BENNINGTON -- The foretold "grander grand opening" of Oldcastle Theatre Company's new location on Main Street is upon us. But as Oldcastle founding director Eric Peterson put it, there is yet one more grand opening to come, a "grandest grand opening."
To celebrate the "grander grand opening," Oldcastle Theatre Company is staging a production of the Jules Verne sci-fi classic, "Around the World in 80 Days," adapted by author Mark Brown.
"It's a story people love and keep coming back to," Peterson said.
The show opens tomorrow night, March 22 and runs through April 7 at the Oldcastle Theatre on Main Street in Bennington. Performances are on Thursdays, Fridays and Saturdays at 8 p.m. and matinees are at 2 p.m. on Thursdays, Saturdays, and Sundays.
For the uninitiated, "Around the World in 80 Days," is the 1873 novel by French author Jules Verne, one of the fathers of science fiction. The story follows English adventurer Phileas Fogg as he attempts to circumnavigate the world in 80 days for a 20,000 pound (roughly, $2 million today) bet. Fogg sets off on his journey and proceeds to meet a whole range of characters from all over the world.
The production is paired with a talk an signing at the Oldcastle Theatre by author Matthew Goodman on Saturday, March 23, at 4 p.m. in honor of International Women's Day, which happened earlier this month. Goodman is the author of the new book "Eighty Days: Nellie Bly and Elizabeth Bisland's History-Making Race Around the World." The story follows the real life race between two women who set out to beat the fictional 80 day journey by Fogg less than two decades after "Around the World in 80 Days" release. The book, published by Random House, has been met with critical acclaim.
Why ‘Around the World in 80 Days?'
"Well, over 100 years later and it's still a very popular show," Peterson said. He described the play as an adventure story that isn't afraid to still have some fun. "They're really great characters, (and there are) wonderful subplots."
But, popularity aside, Peterson has his own reasons for liking the play.
"It's been really interesting to me," he said.
Peterson described his fascination with the idea of speed and how the pursuit of it entrances humans. For thousands of years the fastest a person could travel was by horse, and there weren't any innovations to speed those up. But then came the invention of the steam engine.
"It changed the world as we knew it," he said. "Speed has become of the essence."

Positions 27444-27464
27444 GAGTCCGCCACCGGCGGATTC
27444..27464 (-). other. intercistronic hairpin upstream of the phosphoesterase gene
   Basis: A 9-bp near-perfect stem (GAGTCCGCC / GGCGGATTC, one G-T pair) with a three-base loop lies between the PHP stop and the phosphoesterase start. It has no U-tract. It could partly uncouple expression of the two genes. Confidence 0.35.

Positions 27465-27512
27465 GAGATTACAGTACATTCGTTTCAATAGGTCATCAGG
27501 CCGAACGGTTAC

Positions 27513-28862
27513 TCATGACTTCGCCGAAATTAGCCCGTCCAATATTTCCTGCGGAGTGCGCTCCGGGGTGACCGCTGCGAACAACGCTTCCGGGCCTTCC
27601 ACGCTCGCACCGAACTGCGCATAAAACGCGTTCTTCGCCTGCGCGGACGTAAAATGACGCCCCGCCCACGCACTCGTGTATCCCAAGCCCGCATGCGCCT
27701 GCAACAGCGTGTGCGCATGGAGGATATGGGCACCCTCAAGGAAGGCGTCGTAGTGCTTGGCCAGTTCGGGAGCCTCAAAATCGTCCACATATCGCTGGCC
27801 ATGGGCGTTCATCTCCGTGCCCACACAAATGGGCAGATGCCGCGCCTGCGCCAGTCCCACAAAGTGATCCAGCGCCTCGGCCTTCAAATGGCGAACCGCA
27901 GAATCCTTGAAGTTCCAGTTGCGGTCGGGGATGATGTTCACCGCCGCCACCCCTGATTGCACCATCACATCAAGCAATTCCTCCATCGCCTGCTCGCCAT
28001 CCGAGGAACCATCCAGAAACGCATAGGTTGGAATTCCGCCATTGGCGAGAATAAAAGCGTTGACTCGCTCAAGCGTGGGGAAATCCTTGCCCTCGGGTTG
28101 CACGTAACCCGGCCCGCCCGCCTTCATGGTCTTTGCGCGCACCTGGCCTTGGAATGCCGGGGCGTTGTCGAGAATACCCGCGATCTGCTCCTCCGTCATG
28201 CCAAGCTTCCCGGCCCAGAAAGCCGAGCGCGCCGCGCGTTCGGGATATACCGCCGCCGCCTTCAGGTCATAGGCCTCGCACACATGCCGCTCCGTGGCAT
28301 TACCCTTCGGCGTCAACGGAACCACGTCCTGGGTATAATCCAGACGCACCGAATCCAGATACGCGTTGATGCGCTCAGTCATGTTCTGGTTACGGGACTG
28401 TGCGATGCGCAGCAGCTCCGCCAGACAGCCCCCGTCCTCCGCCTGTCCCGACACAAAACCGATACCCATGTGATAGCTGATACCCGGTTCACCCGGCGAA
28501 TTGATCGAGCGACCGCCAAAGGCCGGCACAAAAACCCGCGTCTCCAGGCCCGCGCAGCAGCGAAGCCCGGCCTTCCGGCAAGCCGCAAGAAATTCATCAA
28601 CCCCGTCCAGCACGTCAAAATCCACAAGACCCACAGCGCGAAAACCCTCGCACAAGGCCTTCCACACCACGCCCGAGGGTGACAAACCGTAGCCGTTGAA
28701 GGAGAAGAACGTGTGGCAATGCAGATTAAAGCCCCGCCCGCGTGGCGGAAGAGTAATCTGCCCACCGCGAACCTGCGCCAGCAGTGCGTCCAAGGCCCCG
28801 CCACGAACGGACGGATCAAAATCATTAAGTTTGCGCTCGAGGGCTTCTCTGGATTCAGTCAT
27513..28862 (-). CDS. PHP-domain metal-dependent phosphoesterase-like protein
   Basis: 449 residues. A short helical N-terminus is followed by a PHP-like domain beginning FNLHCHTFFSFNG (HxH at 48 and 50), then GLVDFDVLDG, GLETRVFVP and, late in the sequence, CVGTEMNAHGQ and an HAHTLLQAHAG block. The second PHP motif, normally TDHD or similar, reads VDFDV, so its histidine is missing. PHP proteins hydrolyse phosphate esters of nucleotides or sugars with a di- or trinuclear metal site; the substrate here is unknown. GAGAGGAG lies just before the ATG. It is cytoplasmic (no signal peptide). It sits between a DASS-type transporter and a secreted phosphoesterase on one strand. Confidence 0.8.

This iteration of the play, written over a decade ago, features 39 characters traditionally played by a small cast. The Oldcastle production features a cast of just five and features the return of Gil Brady, who most recently performed in the premiere production of the original musical "Northern Boulevard," in December 2012. Brady will play the lead role of Phileas Fogg.
Associate artistic director of Oldcastle Theatre Company Richard Howe plays Detective Fix as well as seven other roles. Howe is also responsible for the set design of this production.
Oldcastle veteran Peter Langstaff will also perform several roles including the Fogg's occasionally bumbling valet Jean Passepartout, whose name means "skeleton key" in French.
In the role of 16 different characters is Patrick Ellison Shea, who has performed with Oldcastle Theatre Company, Alabama Shakespeare Festival, The Kennedy Center, Ford's Theatre, and The Shakespeare Theatre in Washington, D.C.
The Indian princess Aouda will be played by Oldcastle first-timer Sarah Corey. Who has worked in New York with the N.Y. Fringe Festival, Prospect Theatre Company, and NYMF (Pershing Center) and New Dramatists. Her regional theatre credits include The Public Theatre, New Repertory Theatre, Worcester Foothills Theatre, Lyric Stage of Boston and the Alabama Shakespeare Festival.
Because of the large number of characters versus the small cast, many character changes are done quickly and sometimes even in the middle of a scene.
"(Howe) has a moment where he literally turns around and becomes a different character," Peterson said.
And while Peterson cautions that dramatic character changes mid-show and even mid-scene can risk losing the audience in lesser productions, he assures that the professionalism and talent of this cast makes character transitions smooth and believable.
Changes to the theatre
Those familiar with the theatre's layout during "Northern Boulevard" are in for a surprise when they enter the stark white lobby. Walls have been taken out and the lobby has been expanded. Those with disabilities will have access to the show, but a wheelchair lift will be installed following the end of "Around the World."
The actual stage area itself has changed as well, from the L-shaped seating to more of a semi-circle around the circular stage.
Single adult tickets are $37 and $125 flexpasses for four performances are available on the website or by phone. Student tickets are $10. For more information, visit www.oldcastletheatre.org or call 802-447-0564.